Oscars: Director of Pakistani Contender 'Circus of Life' on Facing Death Threats and Censorship

'Circus of Life'
Sarmad Sultan Khoosat

'Circus of Life'

Sarmad Sultan Khoosat became the target of right-wing religious fanatics for his film, Pakistan's official entry for the best international feature Academy Award.

For most directors, having your film picked to represent your country at the Oscars is a career-high. But for Sarmad Sultan Khoosat, whose drama Circus of Life is Pakistan's contender for Best International Film at the 2021 Academy Awards, the experience is bittersweet.

The drama, about a devout Muslim man whose life is upended when a video of him dancing goes viral on social media, will be screening for Academy voters but not for locals. A combination of state censorship, the coronavirus pandemic, and a concerted hate campaign by far-right extremists have meant the only people who have been able to see Circus of Life have been those outside Pakistan.

"It is wonderful that people around the world can see the film, that it has a universal appeal, but this is a local story and I chose to make it in Punjabi to connect to the local audience," says Khoosat. "That no one in Pakistan can see this movie is a big loss. For me, it's a tragedy."

It all started so well. Circus of Life premiered in South Korea, at the Busan International Film Festival in 2019, where it won the Window on Asian Cinema honor, the Kim Ji Seok Award. The movie had quickly cleared Pakistan's various censor boards—"they asked me to bleep a few swear words, that was it" says Khoosat— and its local theatrical release was set: Jan. 24, 2020. In October 2019, Khoosat put the first trailer of the film online.

Then his world blew up.

The Tehreek-e-Labbaik Pakistan (TLP), a far-right Islamic party, seized on the video, claiming the trailer, and by extension, the film, was blasphemous and anti-Muslim. Their fury centered around images of a devout Pakistani man — the lead, played by Arif Hassan —dancing with abandon to a song from a 1974s Lollywood movie (Pakistan's mainstream film equivalent to Bollywood).

"Pakistan is not like Iran, this is a society where people are cool with dancing and singing, we've always had that in our cinema," says Khoosat. "But it is still a very patriarchal society, with very strict, binary gender roles. People aren't used to seeing a bearded man, someone they would assume is religious, dancing and singing like this."

In response to the protest, the Pakistan government ordered a review of its censorship approval for Circus of Life.

"They looked at the film again and cleared it again," says Khoosat. "But by then it was too late."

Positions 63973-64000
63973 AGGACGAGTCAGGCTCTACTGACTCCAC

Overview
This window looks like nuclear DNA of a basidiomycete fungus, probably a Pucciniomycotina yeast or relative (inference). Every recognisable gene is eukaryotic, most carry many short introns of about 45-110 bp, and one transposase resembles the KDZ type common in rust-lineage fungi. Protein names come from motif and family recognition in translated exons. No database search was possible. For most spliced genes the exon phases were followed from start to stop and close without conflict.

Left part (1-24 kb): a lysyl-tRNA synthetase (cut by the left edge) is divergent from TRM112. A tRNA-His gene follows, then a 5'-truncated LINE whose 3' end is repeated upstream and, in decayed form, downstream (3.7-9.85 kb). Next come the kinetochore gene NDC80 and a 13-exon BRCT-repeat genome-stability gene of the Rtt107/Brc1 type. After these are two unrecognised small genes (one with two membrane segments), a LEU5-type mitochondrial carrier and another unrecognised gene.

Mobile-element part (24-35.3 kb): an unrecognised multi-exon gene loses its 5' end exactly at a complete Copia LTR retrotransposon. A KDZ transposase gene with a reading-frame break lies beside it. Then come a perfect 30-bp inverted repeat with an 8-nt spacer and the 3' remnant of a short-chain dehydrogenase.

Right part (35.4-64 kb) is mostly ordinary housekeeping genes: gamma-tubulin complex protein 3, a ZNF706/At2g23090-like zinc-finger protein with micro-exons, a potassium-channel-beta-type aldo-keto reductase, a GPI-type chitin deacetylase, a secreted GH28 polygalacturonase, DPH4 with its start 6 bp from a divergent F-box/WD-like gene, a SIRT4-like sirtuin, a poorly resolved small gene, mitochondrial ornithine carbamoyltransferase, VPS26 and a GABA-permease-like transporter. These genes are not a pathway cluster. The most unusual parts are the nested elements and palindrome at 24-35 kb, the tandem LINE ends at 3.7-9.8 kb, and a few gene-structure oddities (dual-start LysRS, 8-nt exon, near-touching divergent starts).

Just days before, the director had been doxed: supporters of the TLP has published his personal information online. Khoosat's face—overlayed with a sniper's target—  was plastered on social media posts and on posters across the country. Far-right Imams started calling him out at Friday prayers.

"It was really, really crazy. These people have a lot of power on the streets here, and a lot of power on social media," he says.

Spooked, the federal government, on Jan. 21, just three days before the film's official release, Circus of Life was pulled. In an unprecedented move, the government sent the movie for review to the Council of Islamic Ideology, a body that gives legal advice on Islamic issues to the government and the Parliament.

Then came COVID-19.

With nation-wide lockdowns, cinemas shut and the whole question of a theatrical release became moot. Circus of Life was selected as Pakistan's official Oscar entry and got a qualifying run via an online Vimeo release geo-blocked to Pakistan. Khoosat says he has "given up" on the idea of a cinema rollout for Circus of Life and is currently trying to secure a digital bow in Pakistan.

"I didn't want to make a controversial film. I was super careful, in what I showed but also in the overall tone of the movie, not to be judgemental, to be very decorous and respectful of who we are as a society here," says Khoosat. "But maybe this shows what the film shows: that as a society, we are very confused."

Khoosat says he's moved on from his "crazy, terrible year." While he still avoids social media —"I don't need to wake up to hate every morning"—he's hopeful his Oscar campaign will raise the profile of Circus of Life. And maybe encourage younger filmmakers in Pakistan.

"Internationally, I am hopeful because what happened with the film was a big disappointment for younger Pakistani filmmakers. This was as independent a film as you can get. And what happened with Circus of Life shows how very compromised the independence of the artist is in Pakistan."